Dr Pierre R. L. Dutilleul
Professor, Department of Plant Science
Associate Member, Department of Mathematics and Statistics
Associate Member, McGill School of Environment
pierre [dot] dutilleul [at] mcgill [dot] ca (Email)
General research interests
Throughout my research career, I have developed links between statistics and the life sciences. I regard this "bridge building" as the main motivation of my research work. I first became aware of the potential value of applying efficient and valid statistical methodology to the agricultural and environmental sciences during my doctoral studies in mathematics. This interest stimulated me to work to develop statistical models appropriate to ecology during my post-doctoral fellowship. I have continued to elaborate, expand and assess statistical models and methods of data analysis since I joined the faculty of McGill. My D.Sc. thesis project was in temporal statistics, my post-doctoral fellowship has been in spatial statistics, and my research work in applied statistics at McGill incorporates both components. The fields of application are agricultural, biological and environmental sciences, with animal, earth and plant sciences, chronobiology and dendrochronology, forest ecology and limnology, quantitative genetics and wood technology as subfields of application. Key words are autocorrelation, complexity, heterogeneity, heteroscedasticity, nonstationarity, periodicity, scale, and structure.
Training and collaborative research network
In large part, my research work in applied statistics is devoted to developing new statistical methods and to improving existing methods by providing more accurate and efficient estimates of the parameters of interest and/or more valid testing of the relevant hypotheses. Accordingly, I train graduate students and post-doctoral fellows in the development and assessment of statistical methods and in the application of modern statistics in general. As an applied statistician, I do believe that one cannot develop new statistical methods without applications to real data, even if simulation is used as a complement when a mathematical proof is not possible. Such an approach requires collaborative efforts with colleagues in other disciplines. My location on Macdonald Campus, my associate membership of the McGill School of Environment and my membership of the Centre SÈVE (FQRNT, Regroupements Stratégiques) help foster such collaborations. My associate membership with the McGill Department of Mathematics and Statistics ensures a balance between statistical methodology and applications. I also entertain close links with The Statistical Society of Canada and The International Environmetrics Society.
Examples of current projects
In more direct relation to plant science research, I am using a computed tomography (CT) scanner to study the structural complexity of plant canopies and root systems. I supervise very original projects of graduate students in this area at the CT Scanning Laboratory for agricultural and environmental research, a unique research facility for this type of plant science applications. In environmental research, key words are environmetrics, spatial and spatio-temporal statistics, and environmental impact. Together with ecologists, we are developing a new statistical method of multi-scale spatial analysis for application to multivariate data sets. In the frame of a USDA/RAMP grant project, I am working with entomologists in the Southwestern U.S. to design and implement field and landscape level reduced-risk management strategies for Lygus bug in Western cropping systems. In the frame of a CSA grant project, I am working with McGill geographers and CSA and NASA researchers, to analyse and compare spatial patterns formed by polar desert ice wedge polygons and Mars analogue landforms. Last but not least, I am writing a book on spatio-temporal heterogeneity analysis, to be published by Cambridge University Press.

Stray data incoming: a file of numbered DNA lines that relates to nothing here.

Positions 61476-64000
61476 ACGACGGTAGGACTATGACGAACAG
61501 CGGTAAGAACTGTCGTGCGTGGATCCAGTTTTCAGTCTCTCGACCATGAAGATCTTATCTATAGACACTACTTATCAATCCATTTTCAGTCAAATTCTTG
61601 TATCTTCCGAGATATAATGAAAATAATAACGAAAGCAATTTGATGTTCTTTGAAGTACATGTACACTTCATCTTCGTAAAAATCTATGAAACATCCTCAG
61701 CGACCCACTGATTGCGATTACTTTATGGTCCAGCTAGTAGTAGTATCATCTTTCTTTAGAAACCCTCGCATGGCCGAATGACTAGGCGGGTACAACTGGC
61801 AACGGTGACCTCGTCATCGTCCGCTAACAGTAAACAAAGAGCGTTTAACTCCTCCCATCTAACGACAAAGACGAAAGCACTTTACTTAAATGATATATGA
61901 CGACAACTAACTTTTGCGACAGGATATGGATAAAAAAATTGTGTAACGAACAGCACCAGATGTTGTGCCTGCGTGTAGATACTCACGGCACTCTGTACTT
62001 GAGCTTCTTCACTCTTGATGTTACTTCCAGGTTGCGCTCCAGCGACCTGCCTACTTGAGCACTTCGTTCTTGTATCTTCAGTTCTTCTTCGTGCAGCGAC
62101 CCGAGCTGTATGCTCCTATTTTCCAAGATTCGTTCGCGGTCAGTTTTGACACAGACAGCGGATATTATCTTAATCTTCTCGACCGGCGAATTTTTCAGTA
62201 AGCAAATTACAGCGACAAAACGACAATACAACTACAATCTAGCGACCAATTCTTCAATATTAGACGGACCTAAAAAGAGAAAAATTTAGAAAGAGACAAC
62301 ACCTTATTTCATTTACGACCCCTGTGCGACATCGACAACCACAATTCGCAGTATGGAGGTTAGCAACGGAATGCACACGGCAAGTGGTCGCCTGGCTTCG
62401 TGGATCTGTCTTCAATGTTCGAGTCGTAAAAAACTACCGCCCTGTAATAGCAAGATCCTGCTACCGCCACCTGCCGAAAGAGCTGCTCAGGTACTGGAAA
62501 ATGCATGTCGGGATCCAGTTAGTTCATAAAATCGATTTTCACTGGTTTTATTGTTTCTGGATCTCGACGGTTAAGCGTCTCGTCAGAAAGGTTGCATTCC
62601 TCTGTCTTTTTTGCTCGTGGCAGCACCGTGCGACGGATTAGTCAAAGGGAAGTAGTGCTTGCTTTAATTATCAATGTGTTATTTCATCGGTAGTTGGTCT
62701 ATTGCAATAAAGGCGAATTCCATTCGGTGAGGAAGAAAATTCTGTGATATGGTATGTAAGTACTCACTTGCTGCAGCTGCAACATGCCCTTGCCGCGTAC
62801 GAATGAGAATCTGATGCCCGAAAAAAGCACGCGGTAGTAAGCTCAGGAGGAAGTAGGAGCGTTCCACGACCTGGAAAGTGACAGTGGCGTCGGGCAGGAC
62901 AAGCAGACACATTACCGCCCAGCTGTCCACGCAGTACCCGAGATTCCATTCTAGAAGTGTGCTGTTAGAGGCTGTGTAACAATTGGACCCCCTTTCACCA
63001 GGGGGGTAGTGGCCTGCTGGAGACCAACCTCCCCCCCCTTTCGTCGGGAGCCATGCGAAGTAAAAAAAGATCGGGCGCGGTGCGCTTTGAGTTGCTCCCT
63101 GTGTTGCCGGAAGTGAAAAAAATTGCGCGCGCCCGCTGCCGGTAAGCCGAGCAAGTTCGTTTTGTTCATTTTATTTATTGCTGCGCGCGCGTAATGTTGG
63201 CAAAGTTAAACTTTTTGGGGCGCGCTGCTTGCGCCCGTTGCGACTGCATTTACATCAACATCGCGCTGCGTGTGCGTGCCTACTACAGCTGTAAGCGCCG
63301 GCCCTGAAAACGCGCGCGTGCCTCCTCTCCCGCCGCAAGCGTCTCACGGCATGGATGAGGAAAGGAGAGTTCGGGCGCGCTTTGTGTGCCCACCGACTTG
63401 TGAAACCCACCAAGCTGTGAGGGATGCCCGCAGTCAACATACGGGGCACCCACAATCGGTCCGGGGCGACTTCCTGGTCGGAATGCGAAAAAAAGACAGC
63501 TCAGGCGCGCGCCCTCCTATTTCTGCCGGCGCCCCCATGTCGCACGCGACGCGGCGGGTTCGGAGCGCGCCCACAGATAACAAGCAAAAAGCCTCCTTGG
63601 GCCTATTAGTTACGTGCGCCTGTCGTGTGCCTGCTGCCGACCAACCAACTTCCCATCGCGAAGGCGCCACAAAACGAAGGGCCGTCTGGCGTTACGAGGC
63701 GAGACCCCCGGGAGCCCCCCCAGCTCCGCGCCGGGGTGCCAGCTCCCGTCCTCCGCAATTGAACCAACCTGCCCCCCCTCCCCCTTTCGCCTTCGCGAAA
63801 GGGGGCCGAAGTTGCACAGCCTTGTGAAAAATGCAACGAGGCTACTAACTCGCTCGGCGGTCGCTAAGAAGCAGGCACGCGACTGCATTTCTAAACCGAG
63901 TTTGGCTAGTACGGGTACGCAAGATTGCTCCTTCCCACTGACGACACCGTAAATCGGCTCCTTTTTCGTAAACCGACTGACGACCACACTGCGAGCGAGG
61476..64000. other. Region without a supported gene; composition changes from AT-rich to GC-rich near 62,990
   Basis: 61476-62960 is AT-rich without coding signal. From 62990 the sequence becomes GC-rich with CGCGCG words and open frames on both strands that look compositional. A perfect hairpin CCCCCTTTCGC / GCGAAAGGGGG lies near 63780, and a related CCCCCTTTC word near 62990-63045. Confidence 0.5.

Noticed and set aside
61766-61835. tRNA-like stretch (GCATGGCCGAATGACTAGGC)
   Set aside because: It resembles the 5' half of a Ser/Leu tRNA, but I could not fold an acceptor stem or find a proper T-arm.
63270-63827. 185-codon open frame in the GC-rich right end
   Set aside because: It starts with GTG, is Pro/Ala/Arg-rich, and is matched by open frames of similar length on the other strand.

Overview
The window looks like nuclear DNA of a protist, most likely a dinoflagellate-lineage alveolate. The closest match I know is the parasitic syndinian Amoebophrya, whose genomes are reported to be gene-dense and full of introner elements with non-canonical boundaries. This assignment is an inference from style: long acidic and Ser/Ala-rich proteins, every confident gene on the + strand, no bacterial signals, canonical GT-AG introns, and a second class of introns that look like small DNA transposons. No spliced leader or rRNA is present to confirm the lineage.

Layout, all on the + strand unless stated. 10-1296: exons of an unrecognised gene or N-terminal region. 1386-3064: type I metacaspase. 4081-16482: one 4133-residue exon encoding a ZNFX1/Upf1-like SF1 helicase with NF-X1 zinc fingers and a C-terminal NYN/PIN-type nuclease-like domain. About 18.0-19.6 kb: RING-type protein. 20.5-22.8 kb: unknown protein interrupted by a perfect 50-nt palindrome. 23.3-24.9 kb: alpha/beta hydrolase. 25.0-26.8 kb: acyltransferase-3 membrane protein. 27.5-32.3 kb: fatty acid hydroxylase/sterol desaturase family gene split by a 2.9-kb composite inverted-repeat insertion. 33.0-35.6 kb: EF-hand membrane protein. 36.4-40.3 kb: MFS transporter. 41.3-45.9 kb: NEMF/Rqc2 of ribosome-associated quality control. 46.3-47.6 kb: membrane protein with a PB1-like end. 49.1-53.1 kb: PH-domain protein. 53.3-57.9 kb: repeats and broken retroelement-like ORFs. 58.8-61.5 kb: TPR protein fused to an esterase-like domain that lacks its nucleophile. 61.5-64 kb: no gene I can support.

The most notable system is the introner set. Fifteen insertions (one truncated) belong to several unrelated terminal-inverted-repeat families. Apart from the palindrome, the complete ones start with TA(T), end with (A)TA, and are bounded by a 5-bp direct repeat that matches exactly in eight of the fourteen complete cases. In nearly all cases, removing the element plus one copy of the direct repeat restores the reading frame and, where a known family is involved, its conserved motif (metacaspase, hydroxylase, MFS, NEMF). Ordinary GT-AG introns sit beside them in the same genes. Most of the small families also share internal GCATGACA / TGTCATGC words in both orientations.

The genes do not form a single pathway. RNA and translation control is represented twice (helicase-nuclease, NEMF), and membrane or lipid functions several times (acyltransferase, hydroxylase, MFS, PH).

Dutilleul, P. 1993a. Modifying the t test for assessing the correlation between two spatial processes. Biometrics 49:305-314.
Dutilleul, P. 1993b. Spatial heterogeneity and the design of ecological field experiments. Ecology 74:1646-1658.
Dutilleul, P. and Potvin, C. 1995. Among-environment heteroscedasticity and genetic autocorrelation: Implications for the study of phenotypic plasticity. Genetics 139:1815-1829.
Dutilleul, P. and Pinel-Alloul, B. 1996. A doubly multivariate model for statistical analysis of spatio-temporal environmental data. Environmetrics 7:551-566.
Wu, T., Mather, D. E., and Dutilleul, P. 1998. Application of geostatistical and neighbor analyses to data from plant breeding trials. Crop Science 38:1545-1553.
Dutilleul, P., Stockwell, J. D., Frigon, D., and Legendre, P. 2000. The Mantel test versus Pearson's correlation analysis: Assessment of the differences for biological and environmental studies. Journal of Agricultural, Biological and Environmental Statistics 5:131-150.
Foroutan-pour, K., Dutilleul, P., and Smith, D. L. 2001. Inclusion of the fractal dimension of leafless plant structure in the Beer-Lambert law. Agronomy Journal 93:333-338.
Dutilleul, P. 2001. Multi-frequential periodogram analysis and the detection of periodic components in time series. Communications in Statistics - Theory and Methods 30:1063-1098.
Pelletier, B., Dutilleul, P., Larocque, G., and Fyles, J. W. 2004. Fitting the linear model of coregionalization by generalized least squares. Mathematical Geology 36:323-343.
Dutilleul, P., Lontoc-Roy, M., and Prasher, S. O. 2005. Branching out with a CT scanner. Trends in Plant Science 10:411-412.